Beauport - Le pays de la Canne
Aquarium de la Guadeloupe
Jardin botanique de Deshaies
Rhum Karukéra
Green Blue Houses
Casino Saint François
village du littoral

Duval Site

Landscape - Petit-Canal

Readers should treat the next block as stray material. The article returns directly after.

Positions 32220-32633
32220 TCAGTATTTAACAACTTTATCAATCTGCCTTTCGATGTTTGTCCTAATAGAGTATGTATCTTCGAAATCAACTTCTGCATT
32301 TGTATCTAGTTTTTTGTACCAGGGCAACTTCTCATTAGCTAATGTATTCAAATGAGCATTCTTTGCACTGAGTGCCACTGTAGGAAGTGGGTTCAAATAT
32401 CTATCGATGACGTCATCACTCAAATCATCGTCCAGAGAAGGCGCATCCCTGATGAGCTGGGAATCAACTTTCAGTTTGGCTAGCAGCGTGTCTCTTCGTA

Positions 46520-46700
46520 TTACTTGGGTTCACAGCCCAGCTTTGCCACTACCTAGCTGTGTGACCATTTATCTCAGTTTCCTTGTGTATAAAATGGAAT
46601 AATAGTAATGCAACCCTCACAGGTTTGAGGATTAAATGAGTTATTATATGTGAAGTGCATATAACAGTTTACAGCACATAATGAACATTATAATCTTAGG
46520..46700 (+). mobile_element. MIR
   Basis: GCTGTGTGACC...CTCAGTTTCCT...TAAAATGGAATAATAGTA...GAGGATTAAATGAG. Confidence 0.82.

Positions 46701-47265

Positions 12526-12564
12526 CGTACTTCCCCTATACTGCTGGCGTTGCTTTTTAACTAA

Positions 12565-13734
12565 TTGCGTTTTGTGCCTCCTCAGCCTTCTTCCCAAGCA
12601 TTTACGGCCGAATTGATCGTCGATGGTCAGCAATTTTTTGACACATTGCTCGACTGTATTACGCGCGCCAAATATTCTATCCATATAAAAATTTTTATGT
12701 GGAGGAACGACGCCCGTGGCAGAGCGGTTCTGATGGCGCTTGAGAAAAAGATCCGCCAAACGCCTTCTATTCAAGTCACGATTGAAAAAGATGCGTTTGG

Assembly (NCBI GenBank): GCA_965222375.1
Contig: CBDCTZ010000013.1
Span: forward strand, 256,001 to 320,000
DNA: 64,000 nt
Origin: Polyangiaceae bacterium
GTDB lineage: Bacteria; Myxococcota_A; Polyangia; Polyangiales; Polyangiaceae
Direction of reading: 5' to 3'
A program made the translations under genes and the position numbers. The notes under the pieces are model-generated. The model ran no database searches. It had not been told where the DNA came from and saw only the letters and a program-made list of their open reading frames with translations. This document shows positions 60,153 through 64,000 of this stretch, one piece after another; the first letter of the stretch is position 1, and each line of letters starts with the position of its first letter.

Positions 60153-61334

Located on the site of the former Duval refinery, this six-hectare park offers many opportunities for gathering and cultural expression, including a “Pépinière d'Entreprises” (“business incubator”) and the “Espace International du Ka et des Tambours du Sud” (“International Center for the Ka and Drums of the South”). The Fondal Ka, an immense ka drum, stands as symbol of this form of musical expression, along with an “Allée des Tanbouyés” (“Drummers’ Lane”), where 12 totems have been erected in homage to the best known masters of the ka:  Vélo, Kristen Aigle, Ti Téch, Gi Konket, Chaben, Sergius Geoffroy, Loyson, Aksidan, Ti Papa, Blanchinot, Kancel, Anzala, and Ti Céleste. Various events are held here annually, including the Indian Dance and Music Festival of the Caribbean. As part of the cultural development of Petit-Canal, several other facilities are planned (“Maison de l'Indianité,” a concert hall, a documentation center, etc.). The gwo ka (named for the quarter-barrel once used for transporting provisions) was created in the early 18th century by Guadeloupe slaves. With roots in West African song and percussion, gwo ka was not only a form of music, but also dance, culture, a way of being, and a means of communication between plantation workers. Musically, it is characterized by improvisation, repeating rhythms, syncopated beats, dance, and call and response between a soloist and chorus. The gwo ka was part of every major event in the lives of the slaves, influencing many other types of song.  Ka drumming has generated seven types of rhythms:  Léwòz, Menndé, Kaladjya, Graj, Woulé, Padjanbèl, and Toumblak. Different sized drums are used (all of which are gwo ka). The largest one, the boula, keeps the main beat; the “marker” drum interprets the melody, accompanied by dancers, a soloist and a chorus. The gwo ka is omnipresent during Carnaval and many other festive events, and is often seen at informal gatherings (léwoz), and funeral wakes.

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